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Seminole, National Fuel Marketing Face Fines for Capacity Violations

Seminole Energy Services LLC and Natural Fuel Marketing Co. LLC (NFM) and their affiliates face fines of more than $861,000 for violations associated with the bidding for capacity on Cheyenne Plains Gas Pipeline during a March 2007 open season.

Tulsa, OK-based Seminole Energy, which markets natural gas in 13 states, was ordered to pay a $300,000 civil penalty and to disgorge $271,315 plus interest for using its four affiliates to gain more capacity on Cheyenne Plains than it could have acquired by itself, and violating the Federal Energy Regulatory Commission's (FERC) prohibition against buy/sell transactions.

NFM and its three affiliates worked out an agreement with the Office of Enforcement resolving allegations that the Denver-based company also used its affiliates to obtain a larger allocation of capacity on Cheyenne Plains than it could have acquired by itself, and that it violated the Commission's shipper-must-have-title (SMHT) requirement. NFM has agreed to pay a penalty of $290,000 and to make semi-annual complaint monitoring reports to FERC.

In separate show cause orders issued in January 2009, FERC ordered Seminole Energy Services and NFM and their affiliates to show why they should not be found to have perpetrated a fraud in connection with their bidding for, and use of, interstate transportation capacity on Cheyenne, and why they should not pay a civil penalty and be subject to disgorgement of unjust profits (see NGI, Jan. 19, 2009).

At the same time FERC issued the show cause orders, it approved four stipulation and consent agreements requiring marketers and other energy firms to pay more than $8 million in civil penalties and disgorge approximately $4 million in unjust profits for allegedly engaging in fraudulent open season bidding for natural gas transportation capacity on the Cheyenne Plains pipeline.

The settlements resolved investigations by FERC's enforcement staff into whether bidding by Tenaska Marketing Ventures LLC (TMV) and its affiliates, Oneok Energy Services Co. and its affiliates, Klabzuba Oil & Gas Inc., Jefferson Energy Trading Co. LLC, Wizco Inc. and Golden Stone Resources LLC violated FERC's anti-manipulation regulations in Cheyenne's March 2007 open season. The TMV settlement also resolved allegedly fraudulent bidding by Tenaska on two other pipelines, Colorado Interstate Gas Co. (CIG) and Northern Natural Gas Co.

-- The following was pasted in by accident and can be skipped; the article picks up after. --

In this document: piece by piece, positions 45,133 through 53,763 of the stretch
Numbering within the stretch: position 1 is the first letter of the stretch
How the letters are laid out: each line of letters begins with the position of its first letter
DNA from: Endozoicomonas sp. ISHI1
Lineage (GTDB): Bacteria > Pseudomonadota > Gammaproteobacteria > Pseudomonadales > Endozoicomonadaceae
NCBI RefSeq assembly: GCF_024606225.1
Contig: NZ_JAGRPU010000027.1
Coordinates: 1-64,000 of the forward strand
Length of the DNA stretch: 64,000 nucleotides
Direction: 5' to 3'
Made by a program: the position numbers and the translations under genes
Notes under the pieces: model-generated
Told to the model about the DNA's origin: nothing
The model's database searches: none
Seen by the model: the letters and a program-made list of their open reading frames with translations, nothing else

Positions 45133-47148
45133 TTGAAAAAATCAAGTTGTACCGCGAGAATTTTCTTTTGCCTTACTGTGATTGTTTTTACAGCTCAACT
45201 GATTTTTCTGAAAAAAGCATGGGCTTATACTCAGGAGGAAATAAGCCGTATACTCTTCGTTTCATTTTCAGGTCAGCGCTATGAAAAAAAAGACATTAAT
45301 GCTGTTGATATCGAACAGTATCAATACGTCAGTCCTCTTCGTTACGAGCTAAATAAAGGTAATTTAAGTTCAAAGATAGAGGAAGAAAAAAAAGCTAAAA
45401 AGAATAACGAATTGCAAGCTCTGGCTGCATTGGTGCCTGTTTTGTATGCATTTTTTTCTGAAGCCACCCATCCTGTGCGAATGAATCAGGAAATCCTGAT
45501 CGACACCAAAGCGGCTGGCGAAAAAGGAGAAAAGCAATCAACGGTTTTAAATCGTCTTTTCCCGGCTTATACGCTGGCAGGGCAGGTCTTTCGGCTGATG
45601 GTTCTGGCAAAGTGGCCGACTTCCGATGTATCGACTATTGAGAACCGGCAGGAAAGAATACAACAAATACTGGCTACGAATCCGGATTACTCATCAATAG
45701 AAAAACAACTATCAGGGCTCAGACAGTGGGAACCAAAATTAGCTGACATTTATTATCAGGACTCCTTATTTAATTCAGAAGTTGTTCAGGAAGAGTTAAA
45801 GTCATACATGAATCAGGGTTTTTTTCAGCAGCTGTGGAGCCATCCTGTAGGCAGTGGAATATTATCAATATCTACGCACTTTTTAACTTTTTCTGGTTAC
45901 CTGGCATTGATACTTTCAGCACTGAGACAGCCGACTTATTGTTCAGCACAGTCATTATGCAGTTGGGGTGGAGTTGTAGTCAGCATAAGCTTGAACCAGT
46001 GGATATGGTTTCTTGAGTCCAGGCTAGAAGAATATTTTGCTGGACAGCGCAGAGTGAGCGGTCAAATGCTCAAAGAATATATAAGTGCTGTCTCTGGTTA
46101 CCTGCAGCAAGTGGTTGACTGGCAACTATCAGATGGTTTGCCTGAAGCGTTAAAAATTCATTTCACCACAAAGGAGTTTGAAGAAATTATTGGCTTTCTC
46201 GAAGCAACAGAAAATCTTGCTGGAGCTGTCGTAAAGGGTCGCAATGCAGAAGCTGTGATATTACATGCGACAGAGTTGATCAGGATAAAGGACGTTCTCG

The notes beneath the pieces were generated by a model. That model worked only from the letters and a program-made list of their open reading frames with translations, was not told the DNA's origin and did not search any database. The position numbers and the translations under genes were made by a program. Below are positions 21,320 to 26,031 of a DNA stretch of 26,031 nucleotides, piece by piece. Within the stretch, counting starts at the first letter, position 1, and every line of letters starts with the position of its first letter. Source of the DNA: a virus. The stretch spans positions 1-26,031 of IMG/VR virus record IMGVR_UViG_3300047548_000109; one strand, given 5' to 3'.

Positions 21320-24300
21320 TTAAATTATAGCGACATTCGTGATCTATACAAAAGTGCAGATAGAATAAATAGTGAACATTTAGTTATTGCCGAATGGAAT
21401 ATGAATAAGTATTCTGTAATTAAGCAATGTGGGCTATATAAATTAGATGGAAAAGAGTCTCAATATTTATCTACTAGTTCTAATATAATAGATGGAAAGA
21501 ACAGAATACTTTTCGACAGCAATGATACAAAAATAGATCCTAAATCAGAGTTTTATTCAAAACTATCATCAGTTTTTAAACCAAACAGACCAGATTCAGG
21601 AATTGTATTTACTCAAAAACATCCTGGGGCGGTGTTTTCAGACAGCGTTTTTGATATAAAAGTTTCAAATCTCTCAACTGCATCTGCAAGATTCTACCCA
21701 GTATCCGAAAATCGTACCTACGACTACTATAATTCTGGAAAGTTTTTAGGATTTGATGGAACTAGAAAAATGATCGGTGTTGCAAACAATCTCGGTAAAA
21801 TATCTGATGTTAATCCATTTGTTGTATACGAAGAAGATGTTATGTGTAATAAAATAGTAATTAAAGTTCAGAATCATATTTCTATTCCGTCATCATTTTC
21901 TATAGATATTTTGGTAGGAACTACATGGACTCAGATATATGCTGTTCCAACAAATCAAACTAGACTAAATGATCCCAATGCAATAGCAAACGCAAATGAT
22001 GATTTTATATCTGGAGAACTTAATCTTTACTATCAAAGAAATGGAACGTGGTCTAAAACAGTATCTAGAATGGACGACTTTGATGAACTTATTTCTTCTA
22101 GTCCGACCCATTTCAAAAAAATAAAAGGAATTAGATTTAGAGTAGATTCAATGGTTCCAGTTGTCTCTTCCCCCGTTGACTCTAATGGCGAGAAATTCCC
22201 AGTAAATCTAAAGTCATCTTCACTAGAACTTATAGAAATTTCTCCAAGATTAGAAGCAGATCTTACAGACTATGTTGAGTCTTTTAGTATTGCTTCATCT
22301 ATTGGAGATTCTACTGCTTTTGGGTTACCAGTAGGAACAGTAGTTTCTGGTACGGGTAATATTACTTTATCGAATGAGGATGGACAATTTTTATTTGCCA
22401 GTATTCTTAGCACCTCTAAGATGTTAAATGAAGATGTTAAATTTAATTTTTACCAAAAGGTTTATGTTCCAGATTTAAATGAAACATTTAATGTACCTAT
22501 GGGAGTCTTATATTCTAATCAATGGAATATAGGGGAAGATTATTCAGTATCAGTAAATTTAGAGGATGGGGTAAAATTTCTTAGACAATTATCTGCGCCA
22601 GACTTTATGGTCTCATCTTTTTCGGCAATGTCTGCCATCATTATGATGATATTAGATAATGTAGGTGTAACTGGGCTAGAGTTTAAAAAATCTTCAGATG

Immediately following the Cheyenne Plains open season, FERC's enforcement hotline received calls from Cheyenne Plains open season participants claiming that some marketers submitted bids on behalf of multiple affiliates in order to "game" the pro rata allocation method relied upon by Cheyenne. The hotline calls triggered a FERC investigation of bidder conduct during the Cheyenne open season and similar open seasons held on Colorado Interstate Gas and Northern Natural Gas.

"The facts uncovered during the investigation led [FERC's] enforcement staff to conclude that some entities bid multiple affiliates with the intent to defeat Cheyenne Plains' pro rata allocation mechanism in violation" of Commission regulations, said the order approving the stipulation and consent agreement between Seminole Energy and FERC's Office of Enforcement [IN09-9].

Between April and October 2007, Seminole and affiliates used their Cheyenne Plains capacity to transport up to 7,520 MMBtu/d and sold a total of 917,440 MMBtu of natural gas under these transactions, according to the order. Seminole Energy earned profits of $271,315 on these transactions, it said.

Seminole also engaged in prohibited buy/sell transactions, which "circumvent and therefore frustrate the Commission's open-access transportation policies requiring releases of capacity from one shipper to another."

Under the buy/sell arrangement Seminole Energy purchased gas in the market and sold pro rata shares to its four affiliates: Seminole Gas Co. LLC, Seminole High Plains LLC, Lakeshore Energy Services LLC and Vanguard Energy Services LLC. The five Seminole companies then transported the gas using the capacity each had acquired from Cheyenne Plains and, at the Cheyenne Plains delivery point, Seminole Gas, Lakeshore and Vanguard sold their gas to High Plains, which in turn sold the gas back to Seminole Energy. Seminole Energy then sold all of the gas into the market, the order said.

In violation of the SMHT rule, "National Fuel's three affiliates used their Cheyenne Plains capacity allocations to ship gas titled to National Fuel," according to the stipulation and consent agreement filed at FERC [IN09-10]. The SMHT rule requires that the owner of the gas and the shipper of the gas be one and the same.

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